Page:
Electron Scattering and Matthiessen’s Rule
The resistivity ρ of a metal containing small amount of impurities may be written as:
ρ = ρ0i+ ρ(T) (1)
Where ρ 0 is a constant which increases with increasing impurity content and ρ (T) is the temperature –dependent part of the resistivity.
Equation (1) is known as the Matthiessen’s rule
Explanation. If a metal contains impurities, the electrons are scattered by impurity atoms. This scattering is in addition to that caused by the lattice vibrations. The reason for this scattering is that the field in the vicinity of the impurities is different from that near the host atoms and deviations from the periodicity of the potential thus produced, act as scattering centres for electrons. As the scattering cross-section for the two types of scattering are additive and that the relaxation times are proportional to the reciprocals of the scattering cross-sections, we can write for the total relaxation time as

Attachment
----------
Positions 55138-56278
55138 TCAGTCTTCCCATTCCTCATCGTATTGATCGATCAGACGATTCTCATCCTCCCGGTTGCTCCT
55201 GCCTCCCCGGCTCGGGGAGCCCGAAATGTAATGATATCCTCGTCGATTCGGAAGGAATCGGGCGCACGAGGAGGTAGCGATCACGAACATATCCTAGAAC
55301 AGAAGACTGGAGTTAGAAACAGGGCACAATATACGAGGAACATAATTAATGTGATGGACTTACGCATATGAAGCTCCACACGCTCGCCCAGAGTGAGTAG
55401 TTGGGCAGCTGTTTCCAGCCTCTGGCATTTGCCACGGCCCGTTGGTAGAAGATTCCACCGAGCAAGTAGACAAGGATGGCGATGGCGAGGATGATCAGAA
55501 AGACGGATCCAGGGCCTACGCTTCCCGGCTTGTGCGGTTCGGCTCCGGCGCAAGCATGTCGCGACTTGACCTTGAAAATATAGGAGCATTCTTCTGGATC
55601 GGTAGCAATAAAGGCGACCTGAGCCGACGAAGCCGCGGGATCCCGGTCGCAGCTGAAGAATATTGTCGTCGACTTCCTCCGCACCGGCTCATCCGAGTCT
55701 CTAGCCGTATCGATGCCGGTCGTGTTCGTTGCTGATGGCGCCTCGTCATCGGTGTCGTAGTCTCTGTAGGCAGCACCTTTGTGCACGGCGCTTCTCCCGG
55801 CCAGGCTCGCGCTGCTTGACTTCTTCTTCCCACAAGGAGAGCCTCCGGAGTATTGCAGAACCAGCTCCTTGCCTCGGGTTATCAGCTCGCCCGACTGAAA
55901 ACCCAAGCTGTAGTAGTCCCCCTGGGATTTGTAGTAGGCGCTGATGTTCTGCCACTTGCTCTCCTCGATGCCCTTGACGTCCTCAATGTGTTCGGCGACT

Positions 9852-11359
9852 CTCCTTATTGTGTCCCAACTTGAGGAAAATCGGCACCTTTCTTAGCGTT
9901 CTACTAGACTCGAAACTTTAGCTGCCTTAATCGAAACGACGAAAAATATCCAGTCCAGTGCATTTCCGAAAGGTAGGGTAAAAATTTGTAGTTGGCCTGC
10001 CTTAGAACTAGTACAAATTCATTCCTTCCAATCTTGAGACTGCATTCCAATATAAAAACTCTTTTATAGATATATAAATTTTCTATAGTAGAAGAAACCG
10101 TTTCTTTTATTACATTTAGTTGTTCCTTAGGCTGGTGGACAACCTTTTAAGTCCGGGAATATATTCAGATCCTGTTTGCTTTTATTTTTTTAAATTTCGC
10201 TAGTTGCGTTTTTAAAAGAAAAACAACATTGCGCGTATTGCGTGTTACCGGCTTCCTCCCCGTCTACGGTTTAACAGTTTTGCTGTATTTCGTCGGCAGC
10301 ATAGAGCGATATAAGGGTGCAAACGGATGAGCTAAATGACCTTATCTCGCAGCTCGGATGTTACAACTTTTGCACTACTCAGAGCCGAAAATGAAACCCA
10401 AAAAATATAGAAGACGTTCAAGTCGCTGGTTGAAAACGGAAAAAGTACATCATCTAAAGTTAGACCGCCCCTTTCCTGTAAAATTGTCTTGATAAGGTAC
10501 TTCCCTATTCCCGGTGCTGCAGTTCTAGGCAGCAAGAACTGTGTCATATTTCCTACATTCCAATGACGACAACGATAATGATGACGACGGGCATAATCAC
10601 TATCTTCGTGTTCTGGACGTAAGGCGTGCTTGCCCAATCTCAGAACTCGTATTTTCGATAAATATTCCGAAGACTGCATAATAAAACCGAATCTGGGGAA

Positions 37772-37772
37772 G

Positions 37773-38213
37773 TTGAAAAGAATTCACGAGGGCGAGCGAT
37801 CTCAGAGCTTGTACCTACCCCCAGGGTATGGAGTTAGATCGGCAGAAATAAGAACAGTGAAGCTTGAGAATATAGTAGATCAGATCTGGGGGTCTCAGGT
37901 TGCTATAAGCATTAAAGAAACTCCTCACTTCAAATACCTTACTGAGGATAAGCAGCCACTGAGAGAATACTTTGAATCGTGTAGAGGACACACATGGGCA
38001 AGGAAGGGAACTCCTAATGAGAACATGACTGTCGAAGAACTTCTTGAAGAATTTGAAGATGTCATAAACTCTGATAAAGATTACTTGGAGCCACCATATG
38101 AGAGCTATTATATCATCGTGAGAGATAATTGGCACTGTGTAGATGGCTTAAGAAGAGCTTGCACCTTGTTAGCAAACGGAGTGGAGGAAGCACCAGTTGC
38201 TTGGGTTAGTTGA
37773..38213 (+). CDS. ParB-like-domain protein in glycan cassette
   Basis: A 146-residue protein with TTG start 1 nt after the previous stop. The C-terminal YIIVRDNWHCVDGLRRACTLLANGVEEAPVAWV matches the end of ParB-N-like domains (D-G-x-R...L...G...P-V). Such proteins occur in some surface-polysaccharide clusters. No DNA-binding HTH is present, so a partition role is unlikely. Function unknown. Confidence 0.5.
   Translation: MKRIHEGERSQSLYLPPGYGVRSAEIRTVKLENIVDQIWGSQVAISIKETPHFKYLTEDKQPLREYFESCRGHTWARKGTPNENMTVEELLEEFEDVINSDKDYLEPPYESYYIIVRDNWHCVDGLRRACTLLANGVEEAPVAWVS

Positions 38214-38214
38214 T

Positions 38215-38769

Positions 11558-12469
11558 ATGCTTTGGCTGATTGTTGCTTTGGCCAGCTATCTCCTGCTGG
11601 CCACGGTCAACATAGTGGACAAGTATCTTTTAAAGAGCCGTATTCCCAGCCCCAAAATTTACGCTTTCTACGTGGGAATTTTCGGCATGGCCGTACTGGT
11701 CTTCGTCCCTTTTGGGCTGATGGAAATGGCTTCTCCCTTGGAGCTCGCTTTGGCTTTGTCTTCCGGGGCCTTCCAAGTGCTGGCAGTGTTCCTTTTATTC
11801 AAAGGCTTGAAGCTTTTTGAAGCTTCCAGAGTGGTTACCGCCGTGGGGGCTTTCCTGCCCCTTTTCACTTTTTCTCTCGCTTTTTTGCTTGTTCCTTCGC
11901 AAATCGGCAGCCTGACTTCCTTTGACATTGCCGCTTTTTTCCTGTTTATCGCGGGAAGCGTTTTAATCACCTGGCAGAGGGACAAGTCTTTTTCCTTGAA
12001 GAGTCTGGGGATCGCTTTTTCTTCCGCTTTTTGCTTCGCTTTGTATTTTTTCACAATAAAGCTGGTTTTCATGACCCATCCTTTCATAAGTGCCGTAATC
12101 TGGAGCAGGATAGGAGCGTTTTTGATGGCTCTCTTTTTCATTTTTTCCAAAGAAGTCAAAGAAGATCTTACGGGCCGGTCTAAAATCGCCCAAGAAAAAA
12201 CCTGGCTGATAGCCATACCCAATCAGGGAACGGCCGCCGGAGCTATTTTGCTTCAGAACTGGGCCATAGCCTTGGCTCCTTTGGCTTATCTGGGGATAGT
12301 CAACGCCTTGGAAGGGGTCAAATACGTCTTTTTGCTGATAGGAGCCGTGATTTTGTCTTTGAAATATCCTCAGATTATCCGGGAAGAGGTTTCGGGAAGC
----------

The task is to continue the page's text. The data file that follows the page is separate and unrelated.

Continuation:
Where ti and tl are the relaxations times associated with scattering by impurity atoms and by lattice vibrations respectively.
Now, as the resistivity is inversely proportional to the relaxation time of the electrons, we have a temperature dependent term, arising from 1/ti contributing to the total resistivity and a temperature independent term, arising from 1/ti
Thus ρ = ρ 0i+ ρ(T)
The latter contribution to the resistivity will be independent of temperature because, for not too high impurity concentrations, 1/tiis proportional only to the impurity concentration. Sometimes ti itself is found to be slightly temperature dependent, but in general the temperature independent part predominates strongly.
The increased resistivity due to the introduction of impurity atoms does not disappear at absolute zero. The resistivity that remains at T=0 K is usually called the residual resistivity.